The Wuhan Institute of Virology is an example of a biocontainment laboratory, which is a facility studying the deadliest pathogens (such as Ebola, anthrax, plague or botulism) under the highest safety rules. Albeit unique in the Chinese context, more than 50 similar facilities exist around the world. Many of them have origins in Cold War military research, when biological warfare was seen as a tangible threat if states were to resort to total war.
The post-Cold War environment, however, did not see the demise of these facilities, however. After 9/11 and the subsequent anthrax letter incidents, the United States brought bioterrorism to the agenda. To prepare for the risk of a terrorist attack using deadly biological material, many states reinvigorated the military biological research and invested in new biocontainment laboratories. However, by pushing research on deadly pathogens and training more and more people to conduct such sensitive research, these facilities have become potentially dangerous on their own.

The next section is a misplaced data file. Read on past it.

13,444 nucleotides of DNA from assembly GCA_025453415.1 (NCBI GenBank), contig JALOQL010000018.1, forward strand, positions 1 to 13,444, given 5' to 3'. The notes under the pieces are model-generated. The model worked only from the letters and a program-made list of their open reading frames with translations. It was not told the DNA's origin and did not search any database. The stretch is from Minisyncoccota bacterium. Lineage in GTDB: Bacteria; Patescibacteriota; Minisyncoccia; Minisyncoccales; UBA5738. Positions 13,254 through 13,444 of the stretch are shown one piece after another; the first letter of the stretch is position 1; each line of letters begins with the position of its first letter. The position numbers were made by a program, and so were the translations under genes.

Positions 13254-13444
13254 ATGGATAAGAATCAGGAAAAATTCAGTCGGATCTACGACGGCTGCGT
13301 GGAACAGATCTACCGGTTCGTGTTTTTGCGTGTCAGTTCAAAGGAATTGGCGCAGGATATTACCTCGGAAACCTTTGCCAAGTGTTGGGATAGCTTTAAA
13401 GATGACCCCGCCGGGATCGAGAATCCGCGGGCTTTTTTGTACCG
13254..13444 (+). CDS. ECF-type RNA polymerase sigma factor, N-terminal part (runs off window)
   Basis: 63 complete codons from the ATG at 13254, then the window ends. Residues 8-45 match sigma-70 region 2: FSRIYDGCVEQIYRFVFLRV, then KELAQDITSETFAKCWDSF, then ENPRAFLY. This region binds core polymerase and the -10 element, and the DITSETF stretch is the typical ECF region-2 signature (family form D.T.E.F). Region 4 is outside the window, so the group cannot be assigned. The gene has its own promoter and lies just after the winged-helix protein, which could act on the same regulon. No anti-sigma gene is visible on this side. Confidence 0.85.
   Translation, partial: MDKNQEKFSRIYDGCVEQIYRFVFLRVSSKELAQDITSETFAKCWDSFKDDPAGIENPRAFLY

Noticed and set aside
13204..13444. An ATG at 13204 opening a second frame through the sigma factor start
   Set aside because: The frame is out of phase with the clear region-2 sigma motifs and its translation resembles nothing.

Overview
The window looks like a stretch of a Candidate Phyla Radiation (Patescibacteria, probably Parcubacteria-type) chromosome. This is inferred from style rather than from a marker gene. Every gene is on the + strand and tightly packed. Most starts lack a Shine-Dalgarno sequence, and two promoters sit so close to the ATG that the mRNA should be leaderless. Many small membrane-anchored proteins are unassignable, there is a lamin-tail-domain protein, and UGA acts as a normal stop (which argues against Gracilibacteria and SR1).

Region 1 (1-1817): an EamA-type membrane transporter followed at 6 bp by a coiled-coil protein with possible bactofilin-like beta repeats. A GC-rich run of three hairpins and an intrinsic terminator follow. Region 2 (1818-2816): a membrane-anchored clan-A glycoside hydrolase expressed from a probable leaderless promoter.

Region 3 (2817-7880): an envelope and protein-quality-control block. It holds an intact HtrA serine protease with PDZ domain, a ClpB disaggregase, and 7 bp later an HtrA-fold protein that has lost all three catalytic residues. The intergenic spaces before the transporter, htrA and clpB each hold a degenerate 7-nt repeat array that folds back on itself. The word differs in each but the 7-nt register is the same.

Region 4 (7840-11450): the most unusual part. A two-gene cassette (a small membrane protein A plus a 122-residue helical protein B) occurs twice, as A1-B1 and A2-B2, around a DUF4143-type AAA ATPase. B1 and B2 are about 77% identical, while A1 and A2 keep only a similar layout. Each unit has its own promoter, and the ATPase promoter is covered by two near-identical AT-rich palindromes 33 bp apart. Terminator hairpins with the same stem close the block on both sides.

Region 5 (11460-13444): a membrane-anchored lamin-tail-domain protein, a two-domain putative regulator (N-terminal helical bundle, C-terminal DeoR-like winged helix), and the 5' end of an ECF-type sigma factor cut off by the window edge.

The risk of human error, leading to the accidental (or intentional) release of a dangerous pathogen outside of these facilities, can never be fully eliminated, even under the strictest rules and the best technological barriers, as past examples have shown: In 1979, a Soviet military research facility in Sverdlovsk accidentally released anthrax spores into the sky. In 2007, foot and mouth disease leaked from a British biocontainment laboratory and most recently, a prominent US facility in Fort Detrick was shut down in 2019 over safety violations.
The infrastructure of biosecurity, including biocontainment laboratories, is thus not only a response to biological threats and risks, but also a new source of safety and security problems.
The governance and regulation of these labs should thus be under better scrutiny, not only in China, but also beyond, as we need to acknowledge the entanglement of security risks and the technologies and infrastructures that make them possible.